“Beijing will even censor a purely academic publication (such as the American Political Science Review that does not have a strong political position regarding China). It is because the Chinese government does not want the public and academia in China to access academic articles discussing the pros and cons of different political systems in order to prevent people from developing doubts about the legitimacy of the CCP regime.”

Source: Radio Free Asia, September 10, 2017

Apple Daily: Why Xi Jinping Is Cleansing the Princelings?

Apply Daily published a commentary stating that Xi Jinping has started to remove princelings {descendants of prominent and influential senior Chinese Communist Party (CCP) officials} from power. A discussion of the contents of the commentary follows.

“The princelings are rare to see among the newly elected representatives of the Communist Party’s 19th National Congress. They are not only rare in the civil section and state-owned enterprises, but also in the military. Several high-profile princelings in the military have either retired or been pushed aside, including Mao Xinyu (grandson of former CCP head Mao Zedong), Liu Yuan (son of former President Liu Shaoqi), Liu Xiaojiang (son-in-law of former CCP General Secretary Hu Yaobang), Zhang Haiyang (son of former Central Military Commission Vice Chairman Zhang Zhen), Liu Yazhou (son-in-law of former President Li Xiannian), Zhu Heping (grandson of former Marshall Zhu De).”

“Obviously this is Xi’s arrangement.”

The article went on to explain that the princelings, many of whom appear to have a high-profile civilian or military rank, are normally not in the key posts. Also, they have been split among many smaller groups due to the CCP’s intense in-fighting, whether among themselves or inherited from their parents.

They are likely to interfere in the administration’s policies. In 2005, Zhu De’s grandson Zhu Chenghu claimed that, if the U.S. were to interfere in China-Taiwan affairs, then  China “is prepared to sacrifice all cities on the east side of Xi’an” to have a nuclear war with the U.S. Another grandson of Zhu De, Zhu Heping, stated that China may have a military fight with Japan to gain the control of the Senkaku Islands (called the Diaoyudao Islands in China).

While the princelings may not have contributed big achievements, they can create big trouble for Xi Jinping due to their political status and their influence over the business world. Therefore, Xi has had to restrict them.

Source: Apple Daily, September 15, 2017

Xi Jinping on Traditional Chinese Culture: Don’t Lose It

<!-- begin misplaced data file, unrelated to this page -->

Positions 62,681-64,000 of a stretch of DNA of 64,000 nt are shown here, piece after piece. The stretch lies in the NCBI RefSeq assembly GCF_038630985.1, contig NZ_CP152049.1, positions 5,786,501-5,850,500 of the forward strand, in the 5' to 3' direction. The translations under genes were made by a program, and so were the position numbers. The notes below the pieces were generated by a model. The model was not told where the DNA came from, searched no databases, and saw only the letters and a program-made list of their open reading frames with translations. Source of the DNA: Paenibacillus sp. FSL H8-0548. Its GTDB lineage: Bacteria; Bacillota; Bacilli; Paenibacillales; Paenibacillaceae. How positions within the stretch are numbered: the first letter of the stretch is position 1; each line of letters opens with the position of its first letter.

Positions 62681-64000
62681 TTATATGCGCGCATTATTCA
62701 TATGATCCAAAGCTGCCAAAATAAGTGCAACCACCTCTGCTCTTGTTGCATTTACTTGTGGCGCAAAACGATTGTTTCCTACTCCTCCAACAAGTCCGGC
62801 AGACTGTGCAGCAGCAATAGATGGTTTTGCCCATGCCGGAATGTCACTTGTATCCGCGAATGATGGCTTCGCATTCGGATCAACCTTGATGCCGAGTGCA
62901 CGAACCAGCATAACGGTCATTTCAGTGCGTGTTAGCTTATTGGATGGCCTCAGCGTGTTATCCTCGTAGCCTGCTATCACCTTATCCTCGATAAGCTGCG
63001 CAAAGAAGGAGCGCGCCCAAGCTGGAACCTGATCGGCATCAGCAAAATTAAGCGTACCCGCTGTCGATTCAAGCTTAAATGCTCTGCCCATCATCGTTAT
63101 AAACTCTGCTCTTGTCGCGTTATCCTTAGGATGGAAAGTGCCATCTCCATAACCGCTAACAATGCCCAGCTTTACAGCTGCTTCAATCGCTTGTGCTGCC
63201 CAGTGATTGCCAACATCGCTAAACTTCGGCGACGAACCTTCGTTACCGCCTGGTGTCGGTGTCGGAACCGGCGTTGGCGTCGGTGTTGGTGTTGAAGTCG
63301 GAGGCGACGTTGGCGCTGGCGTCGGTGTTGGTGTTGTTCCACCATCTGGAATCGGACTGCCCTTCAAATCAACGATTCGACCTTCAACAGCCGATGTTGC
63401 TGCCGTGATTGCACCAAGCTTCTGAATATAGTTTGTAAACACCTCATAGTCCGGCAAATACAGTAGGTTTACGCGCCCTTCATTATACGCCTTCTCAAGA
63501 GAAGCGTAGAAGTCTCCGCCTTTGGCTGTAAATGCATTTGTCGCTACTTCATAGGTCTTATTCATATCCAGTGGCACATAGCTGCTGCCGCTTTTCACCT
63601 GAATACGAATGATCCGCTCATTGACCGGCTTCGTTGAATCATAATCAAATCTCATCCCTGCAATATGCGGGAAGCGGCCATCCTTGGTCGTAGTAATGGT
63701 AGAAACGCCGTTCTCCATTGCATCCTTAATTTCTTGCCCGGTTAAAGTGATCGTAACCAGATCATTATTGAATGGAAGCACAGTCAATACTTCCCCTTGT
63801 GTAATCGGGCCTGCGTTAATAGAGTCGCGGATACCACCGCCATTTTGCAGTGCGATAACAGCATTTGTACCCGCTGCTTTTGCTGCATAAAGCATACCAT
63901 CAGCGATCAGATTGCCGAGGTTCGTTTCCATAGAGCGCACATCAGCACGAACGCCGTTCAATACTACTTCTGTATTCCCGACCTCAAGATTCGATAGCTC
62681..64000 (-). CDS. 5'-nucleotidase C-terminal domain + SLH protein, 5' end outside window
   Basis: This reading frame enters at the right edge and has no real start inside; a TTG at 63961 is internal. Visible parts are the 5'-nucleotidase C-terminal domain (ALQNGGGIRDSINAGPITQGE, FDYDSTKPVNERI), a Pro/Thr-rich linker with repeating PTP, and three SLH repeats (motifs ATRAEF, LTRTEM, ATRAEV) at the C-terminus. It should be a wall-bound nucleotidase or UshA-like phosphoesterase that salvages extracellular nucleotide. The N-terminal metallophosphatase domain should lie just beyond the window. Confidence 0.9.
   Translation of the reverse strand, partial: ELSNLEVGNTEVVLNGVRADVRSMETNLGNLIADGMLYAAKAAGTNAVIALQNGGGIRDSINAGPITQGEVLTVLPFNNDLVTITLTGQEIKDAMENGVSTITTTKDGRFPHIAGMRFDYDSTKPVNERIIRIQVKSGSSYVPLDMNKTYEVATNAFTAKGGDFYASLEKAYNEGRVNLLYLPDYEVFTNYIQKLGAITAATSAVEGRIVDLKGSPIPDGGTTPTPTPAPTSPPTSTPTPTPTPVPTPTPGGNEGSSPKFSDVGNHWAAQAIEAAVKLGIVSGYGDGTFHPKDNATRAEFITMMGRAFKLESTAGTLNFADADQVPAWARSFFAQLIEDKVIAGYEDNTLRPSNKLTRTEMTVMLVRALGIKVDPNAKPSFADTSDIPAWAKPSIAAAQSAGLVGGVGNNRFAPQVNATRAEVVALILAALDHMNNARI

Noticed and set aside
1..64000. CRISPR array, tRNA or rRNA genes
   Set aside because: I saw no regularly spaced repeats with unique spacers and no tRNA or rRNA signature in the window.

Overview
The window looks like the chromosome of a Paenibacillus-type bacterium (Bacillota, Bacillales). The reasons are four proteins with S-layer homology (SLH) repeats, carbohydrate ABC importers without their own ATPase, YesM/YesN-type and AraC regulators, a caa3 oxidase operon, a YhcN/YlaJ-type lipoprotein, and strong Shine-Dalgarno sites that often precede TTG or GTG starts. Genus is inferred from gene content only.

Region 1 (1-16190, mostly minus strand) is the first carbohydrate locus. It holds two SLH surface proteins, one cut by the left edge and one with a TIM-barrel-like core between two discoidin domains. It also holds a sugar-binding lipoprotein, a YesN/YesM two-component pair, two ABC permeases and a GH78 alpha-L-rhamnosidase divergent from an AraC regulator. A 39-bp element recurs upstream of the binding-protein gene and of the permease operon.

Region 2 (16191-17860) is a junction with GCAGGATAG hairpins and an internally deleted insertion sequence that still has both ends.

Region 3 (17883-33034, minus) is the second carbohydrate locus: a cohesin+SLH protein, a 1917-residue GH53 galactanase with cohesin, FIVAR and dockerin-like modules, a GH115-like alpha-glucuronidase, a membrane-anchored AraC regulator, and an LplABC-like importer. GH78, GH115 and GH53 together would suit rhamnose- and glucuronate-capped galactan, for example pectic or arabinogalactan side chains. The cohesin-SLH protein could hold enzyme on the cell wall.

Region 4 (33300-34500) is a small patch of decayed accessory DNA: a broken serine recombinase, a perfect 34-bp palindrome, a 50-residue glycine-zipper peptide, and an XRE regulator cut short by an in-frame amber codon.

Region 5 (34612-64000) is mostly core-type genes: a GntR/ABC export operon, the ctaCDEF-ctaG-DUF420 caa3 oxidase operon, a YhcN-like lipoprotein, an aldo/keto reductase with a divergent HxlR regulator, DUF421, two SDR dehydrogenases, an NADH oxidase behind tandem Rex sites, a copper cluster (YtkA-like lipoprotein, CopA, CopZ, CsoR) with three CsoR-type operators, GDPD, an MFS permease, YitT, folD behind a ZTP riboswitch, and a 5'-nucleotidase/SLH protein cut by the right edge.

Since Xi Jinping assumed power, he has mentioned and promoted traditional Chinese culture in a number of places. This is a deviation from the Communist Party’s approach which in the past has been to denounce, suppress, and even attempt the complete destruction of traditional Chinese culture.

Recently, Chinese Central Television (CCTV) broadcasted a six episode CCTV program, The Diplomacy of a Big Country. The first episode quoted Xi’s desire to keep traditional Chinese Culture.

“Xi Jinping: (Since) I became the President of the country, a number of retired officials have said to me, ‘What should the Chinese leader do? It is not to lose China’s 5,000 years of culture and civilization. It should also be passed down in your hands.’”

Source: CCTV, August 28, 2017

Hong Kong Oriental Daily: Xi Jinping Gained Total Control of the Military Prior to the 19th National Congress

On September 14, Hong Kong Oriental Daily published a news article reporting that, prior to the upcoming 19th National Congress, Xi Jinping finished a major restructuring of the Central Military Commission and the entities that report underneath it. This is unlike how it had been handled in the past when military restructuring took place following the completion of the party’s delegate conference. The restructuring included the elimination of members of the Central Military Commission. They were replaced with four Vice Chairmen of the Central Military Commission which will, therefore, consist of one Chairman and four Vice Chairmen. The article stated that the restructuring occurred after 5 years of cleanup of the old structure from the 18th National Congress in 2012, which former PLA Generals Guo Boxiong and Xu Caihou had controlled. The new structure is an indication that Xi has obtained total control of the military. The article explained, “It shows that Xi has built a foundation that is capable of resisting political interference as well as the existing differences inside or outside of the party.”

Hong Kong Oriental Daily, September 14, 2017